The first written agreements appeared in Mesopotamia thousands of years ago, pressed into clay tablets with cuneiform pens. Since these first written arrangements, the world has steadily been structured through legal prose. Contractual agreements memorialize fundamental human relationships, help people take risks and build industries, and serve as the spine for organizations that shape our everyday lives.
Yet, despite the pervasiveness of legal agreements, and despite serving as the cornerstone of the $437 billion U.S legal industry, the way contracts are created and generated has not undergone significant changes. While agreements are no longer memorialized in clay, lawyers have failed to take advantage of advances in computing to streamline and simplify their work. For most lawyers, the creation of a standard contract follows a well-trodden path. Lawyers meet with clients, assess their needs, and laboriously draft agreements using written templates derived from previous work. These agreements are customized based on the facts at hand, but much of the text from deal to deal (transaction to transaction) remains constant, they are written in legal prose, which sometimes creates ambiguities and litigation risk. Simple draftmen’s errors like failing to include an innocent Oxford comma can lead to disastrous results.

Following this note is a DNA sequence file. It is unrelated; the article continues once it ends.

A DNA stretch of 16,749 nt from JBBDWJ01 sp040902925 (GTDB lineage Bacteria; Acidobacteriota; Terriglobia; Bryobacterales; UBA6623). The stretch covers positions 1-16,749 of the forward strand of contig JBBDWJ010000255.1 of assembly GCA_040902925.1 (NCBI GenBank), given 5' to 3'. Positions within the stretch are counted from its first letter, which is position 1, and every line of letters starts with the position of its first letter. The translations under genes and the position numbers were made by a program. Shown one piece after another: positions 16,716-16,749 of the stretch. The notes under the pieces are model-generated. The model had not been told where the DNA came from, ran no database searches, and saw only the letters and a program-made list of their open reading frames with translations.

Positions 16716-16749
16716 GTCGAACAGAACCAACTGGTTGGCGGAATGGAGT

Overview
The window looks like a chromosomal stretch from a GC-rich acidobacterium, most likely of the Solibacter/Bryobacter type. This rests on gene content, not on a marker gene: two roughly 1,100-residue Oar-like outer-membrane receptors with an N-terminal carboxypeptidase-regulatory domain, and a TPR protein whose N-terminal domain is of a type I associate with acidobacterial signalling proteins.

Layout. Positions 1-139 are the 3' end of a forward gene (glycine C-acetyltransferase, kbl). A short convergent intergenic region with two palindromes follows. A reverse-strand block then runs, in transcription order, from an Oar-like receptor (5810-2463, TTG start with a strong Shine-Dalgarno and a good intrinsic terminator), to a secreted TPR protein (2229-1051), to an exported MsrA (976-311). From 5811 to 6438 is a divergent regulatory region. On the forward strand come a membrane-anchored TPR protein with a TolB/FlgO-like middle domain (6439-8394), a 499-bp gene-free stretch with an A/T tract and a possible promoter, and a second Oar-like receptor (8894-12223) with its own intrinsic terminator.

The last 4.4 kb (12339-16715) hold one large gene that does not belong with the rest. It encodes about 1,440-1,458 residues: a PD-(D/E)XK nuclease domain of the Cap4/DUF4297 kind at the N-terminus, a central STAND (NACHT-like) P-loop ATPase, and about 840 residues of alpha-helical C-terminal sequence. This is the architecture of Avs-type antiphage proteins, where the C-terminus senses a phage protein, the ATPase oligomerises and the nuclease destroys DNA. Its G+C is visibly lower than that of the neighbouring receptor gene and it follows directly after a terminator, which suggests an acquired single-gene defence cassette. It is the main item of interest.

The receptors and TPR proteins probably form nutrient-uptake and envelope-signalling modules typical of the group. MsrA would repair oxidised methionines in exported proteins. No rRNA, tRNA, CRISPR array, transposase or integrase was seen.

Once an agreement is revised, reviewed, and finalized, signature pages are clumsily swapped between parties and generally signed using ink. For large transactions, getting these signatures usually requires the assistance of an overqualified associate, which slows down the closing of complex transactions and wastes valuable time. From the other hand, the storage of legal agreements is fractured and insecure. Agreements sit as attachments in emails, are stored in insecure document management systems, or worse, in musty cabinets becoming forgotten relics only unearthed when a dispute arises. Legal documents act as a honeypot for ill-intentioned hackers who seek to profit from the valuable confidential information created and maintained by lawyers.
One of the greatest concerns is signing agreements which remains frozen in time, impervious to the outside world. Changing the way it works require changing the conditions of a contract which itself requires formal amendments, waivers, or renegotiation. Thus, Agreements cannot respond to real world events or update based on new circumstances. In other words, they aren't programmable.
II.OpenLaw Core Team:
OpenLaw has an amazing team, led by Aaron Wright and Davin Roon, and the support of ConsenSys a blockchain venture production studio.
Wright – is an Associate Clinical Professor at Cardozo Law School and Director of the school’s Blockchain Project. He is char of the Enterprise Ethereum Alliance’s legal Working Group, an academic fellow at CoinCenter, an editor at Ledger, and has a forthcoming book with Primavaera DeFilippi (Blockchain Technology and the Law: The Rule of Code) under contract with Harvard University Press.
Twitter Account: https://twitter.com/awrigh01